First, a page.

I have noticed a trend in the evolution of teams when it comes to DevOps maturity over the years, which I now call the winding road of maturity. Recently I was using a DevOps model to describe the progress overtime, which I’ve designed a while ago and realised that with the advent of cloud based DevOps I have to update my model. So I thought I’d share my observations and see what other people think. Surprisingly this pattern is seen in a lot of different work environments: Deployment Automation, Test Automation and many others. I will use the deployment automation scenario here but believe me it applies in many other technical aspects as well.
Here is my current model, which I have shared with many clients and colleagues over time:
Stage 1: “Do it All Manually” – We do everything manually each time. We do all the steps in our checklist for deployments or test or whatever it is that we consider to be our daily job. Not a lot of optimisation at this stage and it feels all very heavy-handed.
Stage 2: “Do the Necessary Manually” – Over time we realise that there are many steps that we can skip if we do a quick impact assessment and based on that assessment only execute the steps that are required (e.g. not redeploying unchanged components or not executing tests for functionality that has not changed). We are now in a world where each deployment looks different based on our assessments – this is difficult if there is a high turnover of resources or if transitioning to newbies as they wouldn’t have the skills/knowledge to do reliable assessments.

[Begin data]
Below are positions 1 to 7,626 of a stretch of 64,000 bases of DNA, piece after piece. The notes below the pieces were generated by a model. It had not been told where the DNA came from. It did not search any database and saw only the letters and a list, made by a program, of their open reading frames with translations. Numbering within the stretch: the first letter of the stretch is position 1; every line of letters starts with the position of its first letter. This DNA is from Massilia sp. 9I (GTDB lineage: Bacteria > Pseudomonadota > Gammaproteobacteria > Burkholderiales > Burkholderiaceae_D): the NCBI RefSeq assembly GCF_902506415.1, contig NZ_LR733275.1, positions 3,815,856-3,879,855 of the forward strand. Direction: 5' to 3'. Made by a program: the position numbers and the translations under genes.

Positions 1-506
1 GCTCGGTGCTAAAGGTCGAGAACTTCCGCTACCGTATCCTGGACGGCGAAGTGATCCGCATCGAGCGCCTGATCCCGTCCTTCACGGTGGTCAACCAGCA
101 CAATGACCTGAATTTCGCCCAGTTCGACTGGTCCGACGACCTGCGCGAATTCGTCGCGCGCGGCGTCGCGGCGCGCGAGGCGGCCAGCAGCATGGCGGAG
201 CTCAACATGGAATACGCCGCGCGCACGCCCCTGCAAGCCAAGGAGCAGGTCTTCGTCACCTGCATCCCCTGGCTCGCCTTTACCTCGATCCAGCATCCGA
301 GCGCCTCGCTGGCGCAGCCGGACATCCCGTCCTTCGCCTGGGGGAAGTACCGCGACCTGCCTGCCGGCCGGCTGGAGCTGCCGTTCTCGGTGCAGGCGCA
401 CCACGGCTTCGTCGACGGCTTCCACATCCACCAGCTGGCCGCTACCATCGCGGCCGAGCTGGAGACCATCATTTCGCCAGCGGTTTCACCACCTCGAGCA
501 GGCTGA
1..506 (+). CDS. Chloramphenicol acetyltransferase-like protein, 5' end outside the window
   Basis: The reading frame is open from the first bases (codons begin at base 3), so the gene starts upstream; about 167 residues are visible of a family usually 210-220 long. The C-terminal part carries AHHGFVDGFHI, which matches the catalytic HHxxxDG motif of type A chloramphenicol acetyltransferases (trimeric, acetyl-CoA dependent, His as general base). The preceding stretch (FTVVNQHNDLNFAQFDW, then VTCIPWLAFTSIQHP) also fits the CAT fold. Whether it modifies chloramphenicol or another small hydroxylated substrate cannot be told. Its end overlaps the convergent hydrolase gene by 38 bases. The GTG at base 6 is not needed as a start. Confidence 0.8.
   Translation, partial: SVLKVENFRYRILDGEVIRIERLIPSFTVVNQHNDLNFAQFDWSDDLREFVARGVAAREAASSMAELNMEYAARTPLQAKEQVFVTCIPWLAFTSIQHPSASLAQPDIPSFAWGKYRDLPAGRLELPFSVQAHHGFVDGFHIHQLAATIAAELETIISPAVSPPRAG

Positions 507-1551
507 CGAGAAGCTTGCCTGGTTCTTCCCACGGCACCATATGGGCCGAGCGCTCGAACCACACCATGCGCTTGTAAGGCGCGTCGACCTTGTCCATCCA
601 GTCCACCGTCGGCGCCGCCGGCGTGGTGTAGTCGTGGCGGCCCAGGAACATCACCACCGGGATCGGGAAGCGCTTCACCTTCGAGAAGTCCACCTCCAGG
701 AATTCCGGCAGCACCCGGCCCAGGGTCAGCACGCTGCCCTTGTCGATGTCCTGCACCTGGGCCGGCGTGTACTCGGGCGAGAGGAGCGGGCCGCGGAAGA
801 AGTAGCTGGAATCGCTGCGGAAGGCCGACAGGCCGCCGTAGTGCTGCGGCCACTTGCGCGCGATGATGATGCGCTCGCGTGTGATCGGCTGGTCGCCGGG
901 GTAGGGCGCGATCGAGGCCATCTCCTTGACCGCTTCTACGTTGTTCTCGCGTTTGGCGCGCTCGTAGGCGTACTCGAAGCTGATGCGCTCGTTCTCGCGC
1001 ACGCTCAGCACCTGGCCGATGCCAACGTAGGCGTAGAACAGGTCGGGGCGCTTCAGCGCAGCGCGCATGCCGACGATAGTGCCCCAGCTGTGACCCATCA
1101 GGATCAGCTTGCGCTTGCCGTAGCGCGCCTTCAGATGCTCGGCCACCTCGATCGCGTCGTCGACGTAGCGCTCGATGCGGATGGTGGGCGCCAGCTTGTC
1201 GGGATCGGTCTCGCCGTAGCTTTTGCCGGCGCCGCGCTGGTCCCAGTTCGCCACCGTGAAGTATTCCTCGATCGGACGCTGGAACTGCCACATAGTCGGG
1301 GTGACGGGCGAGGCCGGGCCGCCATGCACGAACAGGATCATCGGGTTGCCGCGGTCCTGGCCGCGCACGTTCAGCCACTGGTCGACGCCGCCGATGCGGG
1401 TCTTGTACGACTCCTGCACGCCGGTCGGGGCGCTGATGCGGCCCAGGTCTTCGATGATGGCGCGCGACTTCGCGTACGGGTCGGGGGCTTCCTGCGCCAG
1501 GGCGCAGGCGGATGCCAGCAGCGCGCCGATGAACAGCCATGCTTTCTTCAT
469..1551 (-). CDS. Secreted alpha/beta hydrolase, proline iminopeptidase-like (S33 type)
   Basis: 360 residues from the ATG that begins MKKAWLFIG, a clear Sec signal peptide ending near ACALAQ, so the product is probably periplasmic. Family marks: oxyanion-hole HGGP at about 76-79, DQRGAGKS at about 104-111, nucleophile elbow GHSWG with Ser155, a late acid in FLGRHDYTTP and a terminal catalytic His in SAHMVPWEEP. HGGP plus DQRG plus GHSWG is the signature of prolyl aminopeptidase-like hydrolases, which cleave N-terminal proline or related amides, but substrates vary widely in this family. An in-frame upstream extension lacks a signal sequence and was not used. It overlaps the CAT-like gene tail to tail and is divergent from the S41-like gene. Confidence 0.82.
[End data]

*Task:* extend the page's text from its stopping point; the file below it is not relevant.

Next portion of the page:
Stage 3: “Automate the one way” – Then we discover automation. However, automation of the impact assessments is more complicated than automating one common process, so we go back to running all steps each time. This reduces the effort for deployments but might impact the actual duration.
Stage 4: “Optimise for performance” – Once we have mastered automation we start to look for ways to optimise this. We find ways of identifying only the steps that are required for each activity and dynamically create the automation playbook that gets executed. Now we have reduced effort and are continuing to reduce overall duration as well. We are an optimising organisation based on reliable automation.
1. Stage “Do it All Manually” –
Here is where my story usually ended and I would have said that this is an optimising end-state and that we don’t really move around another curve again. However, I believe that Cloud-based DevOps goes one step further requiring me to update my model accordingly:
In this new model we do everything each time again. Let me explain. In the scenario of deployment automation, rather than only making the required incremental changes to an environment we completely instantiate the environment (infrastructure as code). In the scenario of test automation, we create several environments in parallel and run tests in parallel to reduce time rather than basing a subset of tests on an impact assessments. We can afford this luxury now because we have reached a new barrier in my model, which I call the Cloud Barrier.
This update to my model was long overdue to be honest and it just comes to show that when you work with a model for a long time you don’t realise when it is out-dated and you just try to make it fit with reality. Well hopefully my updated model helps to chart out your organisational journey as well. It is possible to short-cut the winding road to maturity but as is the case with cycling up a mountain a short-cut will be much steeper and will require some extra effort. See you on the top of the mountain!
Picture: Hairpin Curve – Wikimedia
License: Creative commons